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How the new 'Ben-Gvir law' will further repress Palestinians

A dangerous amendment passed by the Israeli parliament now gives far-right politician Itamar Ben-Gvir expanded powers and authority over the police to further target Palestinians in Israel
Palestinian protester arrested
Members of the Israeli police arrest a Palestinian protester at Jerusalem's Damascus Gate, as Israelis mark Jerusalem Day, on 29 May 2022 (AFP)

On Wednesday, 28 December, the Israeli parliament passed a bill that will give far-right politician Itamar Ben-Gvir authority over the police.

The "Ben-Gvir law" will greatly expand the power of the soon-to-be minister of national security.

The goal of the new law is to give Ben-Gvir full authority over the police in order to turn them into a weapon to spread his ideology

The law has been met with vocal opposition among Palestinians, human rights activists and organisations such as Adalah, as well as from Israeli civil society institutions, including the Association for Citizen Rights Israel and the Public Committee Against Torture in Israel (PCATI), which noted the great and real dangers posed by this change. 

PCATI relayed its fear that the proposed law would lead to an increase in cases of torture, abuse, and degrading treatment by police officers targeting activists and demonstrators, mainly Palestinians and minorities in the country.

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The Israeli police already treats Palestinians in a politicised and unfair manner, as we can see through our work as lawyers and activists, and through the complaints received by human rights organisations, especially during the Karamah "dignity" Uprising. 

'Gross' violations

Even before a change in the law, Israeli police officers were carrying out widespread and illegal violations against Palestinians inside the 1948 occupied territories, and in Jerusalem, and the Border Guard of the Israeli police continue to carry out gross violations during arrest. 

The Damascus Gate, also known as Bab al-'Amud, in Jerusalem, has seen brutal arrests and the use of batons and tear gas and waste water to disperse demonstrators - dragging them to police stations, and beating and brutalising them while the police refuse to install surveillance cameras, which allows them to continue their violence unchecked.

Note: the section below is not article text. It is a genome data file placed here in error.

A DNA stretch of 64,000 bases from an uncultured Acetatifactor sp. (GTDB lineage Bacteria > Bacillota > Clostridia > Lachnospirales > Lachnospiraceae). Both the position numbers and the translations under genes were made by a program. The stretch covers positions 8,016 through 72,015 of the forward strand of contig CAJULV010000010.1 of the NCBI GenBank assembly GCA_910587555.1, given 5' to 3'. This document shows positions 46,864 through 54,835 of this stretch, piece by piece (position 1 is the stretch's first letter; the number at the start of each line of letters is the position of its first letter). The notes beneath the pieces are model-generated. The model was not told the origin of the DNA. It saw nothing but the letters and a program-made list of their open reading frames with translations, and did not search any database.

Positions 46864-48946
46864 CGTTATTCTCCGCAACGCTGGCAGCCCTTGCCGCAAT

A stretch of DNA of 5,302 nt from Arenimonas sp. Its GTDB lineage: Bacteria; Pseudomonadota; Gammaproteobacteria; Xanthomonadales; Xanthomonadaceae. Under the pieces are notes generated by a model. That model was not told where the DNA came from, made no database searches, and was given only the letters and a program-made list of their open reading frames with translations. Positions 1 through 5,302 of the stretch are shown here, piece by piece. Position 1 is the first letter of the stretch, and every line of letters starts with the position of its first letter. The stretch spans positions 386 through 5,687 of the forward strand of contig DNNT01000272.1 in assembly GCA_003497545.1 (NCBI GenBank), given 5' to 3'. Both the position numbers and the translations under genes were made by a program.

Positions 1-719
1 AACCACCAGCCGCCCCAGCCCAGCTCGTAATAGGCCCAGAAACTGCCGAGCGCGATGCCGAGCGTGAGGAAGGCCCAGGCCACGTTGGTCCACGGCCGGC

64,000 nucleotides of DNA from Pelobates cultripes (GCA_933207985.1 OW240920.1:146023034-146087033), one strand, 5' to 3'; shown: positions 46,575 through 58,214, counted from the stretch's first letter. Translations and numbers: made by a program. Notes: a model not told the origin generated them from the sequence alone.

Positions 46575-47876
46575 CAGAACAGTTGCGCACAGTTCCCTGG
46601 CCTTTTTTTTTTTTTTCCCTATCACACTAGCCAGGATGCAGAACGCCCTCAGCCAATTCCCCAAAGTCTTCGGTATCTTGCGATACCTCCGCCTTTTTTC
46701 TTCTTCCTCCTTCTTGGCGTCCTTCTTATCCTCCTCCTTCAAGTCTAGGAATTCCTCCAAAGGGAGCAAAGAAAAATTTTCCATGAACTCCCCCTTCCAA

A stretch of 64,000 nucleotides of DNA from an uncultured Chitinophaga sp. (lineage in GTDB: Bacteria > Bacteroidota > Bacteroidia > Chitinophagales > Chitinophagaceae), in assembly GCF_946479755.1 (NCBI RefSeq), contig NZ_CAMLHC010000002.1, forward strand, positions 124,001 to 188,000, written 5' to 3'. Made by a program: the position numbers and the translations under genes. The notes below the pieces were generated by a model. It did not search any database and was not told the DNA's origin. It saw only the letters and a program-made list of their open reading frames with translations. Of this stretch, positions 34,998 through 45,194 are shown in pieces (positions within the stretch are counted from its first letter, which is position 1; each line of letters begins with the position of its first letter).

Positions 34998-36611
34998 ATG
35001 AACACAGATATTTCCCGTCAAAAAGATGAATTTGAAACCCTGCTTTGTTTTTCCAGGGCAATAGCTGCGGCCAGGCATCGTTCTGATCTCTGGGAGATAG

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The Negev has witnessed the same practices, especially during the Karamah uprising, with Israeli police targeting Palestinian youths and unleashing fascist militias that stormed and attacked Palestinian neighbourhoods. 

This cruel and degrading treatment by the police often reaches the point of torture, which is prohibited according to international conventions and according to the Israeli Supreme Court itself - but the practices continue nonetheless.

This is helped by the absence of a specific law that prohibits torture and defines it as a crime to this day in Israel.

The latest legislative proposal came immediately after Ben-Gvir stipulated changing the name of the Ministry of Internal Security to the Ministry of National Security as a condition for participating in the coalition government.

Following the 2018 Jewish Nation-State Law, Israeli Jews were granted legal superiority over other ethnic communities in the country, and the government codified treating Palestinians as second-class citizens.

A 'dangerous' shift

Following the passing of Ben-Gvir's law, the ministry once responsible for the internal security of the state will now become responsible for the national security of the state, which is a broader and more dangerous concept based on discrimination and inequality.

But the following are some of the dangers and concerns about this new legislation:

The amendment proposes to change clauses 8-9 of the law so that the police become directly under the command of the political echelon and managed by the incoming Minister of National Security, that is Ben-Gvir himself.

The amendment further calls for placing the task of "monitoring police work" under the authority of the same minister. This is the situation today, which gives Ben-Gvir the power to "manage the police in all its activities" which "shall be subject to the policy and general principles determined by the minister". 

The goal of this new change is to give the minister full authority over the police, and to be able to seize the powers available to the police chief and transfer them to himself so he can use the police as a weapon to spread his dangerous ideology.

Thus, the minister can decide to target certain groups and subject them to police measures and repression to the point of torture, and to deny certain groups, especially Palestinians, the right to demonstrate. 

The minister can also decide to interfere in and prevent certain activities, or prevent, for example, protests against him and his party, and so on, or to interfere in the course of an investigation, or dictate the size and shape of certain arrests.